27 July 2012

So James Holmes, the Batman shooter, was seeing a psychiatrist. Epic fail. The New York Times reports that she was director of his school's student health program (the one at my school was terrible) and had an interest in the neurobiology of schizophrenia.

4 comments:

lostgander said...

Did it say if he was on medication? He was withdrawing from school, anyway, so he'd probably already given up on her. Regardless, I'm sure she feels horrible.

wrenna said...

It certainly looked like he was medicated at his hearing in court. He's 24, and mid-twenties is a common age of onset for schizophrenia. Usually before fully-fledged psychosis sets in the illness has something called a predrome, a period over which thinking begins to become more confused or difficult, which could lead to trouble in school and/or be mistaken for depression, as it was in my case. Going off of antipsychotic medication could lead to a more rapid onset of psychosis, but it sounds like he was an academic straight arrow up until quite recently. The article was about how he'd sent the psychiatrist a package of personal material, so maybe he was looking for some kind of final response from her? My university psychiatrist refused to treat me when I wouldn't take medication and I question how much she ever cared to go out of her way to engage me. If this kid struck most people who knew him as anonymous there's no reason to think it would be different with professionals.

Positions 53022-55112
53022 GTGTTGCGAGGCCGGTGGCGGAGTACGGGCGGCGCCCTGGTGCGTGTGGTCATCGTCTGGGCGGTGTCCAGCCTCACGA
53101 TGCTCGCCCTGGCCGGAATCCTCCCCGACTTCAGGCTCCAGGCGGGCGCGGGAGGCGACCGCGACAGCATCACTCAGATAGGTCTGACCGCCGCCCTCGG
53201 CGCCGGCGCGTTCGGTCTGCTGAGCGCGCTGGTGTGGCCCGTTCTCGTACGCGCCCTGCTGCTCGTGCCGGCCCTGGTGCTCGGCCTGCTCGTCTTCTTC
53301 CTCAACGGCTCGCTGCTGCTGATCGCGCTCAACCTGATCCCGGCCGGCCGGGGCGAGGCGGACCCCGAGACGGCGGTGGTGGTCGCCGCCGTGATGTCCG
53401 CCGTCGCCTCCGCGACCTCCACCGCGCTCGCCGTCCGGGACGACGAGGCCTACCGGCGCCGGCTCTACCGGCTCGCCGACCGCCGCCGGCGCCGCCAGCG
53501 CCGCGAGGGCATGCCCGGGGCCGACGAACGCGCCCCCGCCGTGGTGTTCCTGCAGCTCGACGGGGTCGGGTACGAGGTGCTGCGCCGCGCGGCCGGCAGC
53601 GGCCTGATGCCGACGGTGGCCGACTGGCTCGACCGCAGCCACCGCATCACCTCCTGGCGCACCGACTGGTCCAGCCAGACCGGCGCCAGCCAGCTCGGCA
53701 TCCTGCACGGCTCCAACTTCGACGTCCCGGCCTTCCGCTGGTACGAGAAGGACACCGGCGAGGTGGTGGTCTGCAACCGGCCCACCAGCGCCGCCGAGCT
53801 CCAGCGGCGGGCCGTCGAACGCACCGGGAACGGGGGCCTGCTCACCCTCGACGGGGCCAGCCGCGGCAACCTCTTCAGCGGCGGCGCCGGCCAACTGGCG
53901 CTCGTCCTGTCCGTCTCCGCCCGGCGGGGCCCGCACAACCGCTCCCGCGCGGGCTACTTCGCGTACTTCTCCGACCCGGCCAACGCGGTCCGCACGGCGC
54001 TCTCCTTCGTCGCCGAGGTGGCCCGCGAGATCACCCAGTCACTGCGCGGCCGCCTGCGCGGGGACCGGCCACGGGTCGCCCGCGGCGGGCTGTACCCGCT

lostgander said...

That's true. Perceived anonymity is often an effective cloak for all sorts of pain, maladjustment, and inner turmoil.

I've often toyed with the idea of entering the mental health field in some capacity but I fear the possible desensitization, disengagement, and/or burnout that seems endemic to the field. As I've already noticed in myself a tendency to lose my passion for something once I am in a position to practice it in a professional setting, I don't think I'd be a good candidate. While I enjoy talking to people in an informal capacity about personal issues and offering counsel, I would hate to lose my feelings of empathy toward them were I to be constrained by the bureaucracy of an institutional structure (be it physical or theoretical).

wrenna said...

There are always people who need help with things you can volunteer for, like crisis lines and helping people apply for social programs, here. I don't know how far that translates to what you have in the US. A truly empathetic and interested person such as yourself can change someone's life and their whole orientation towards society.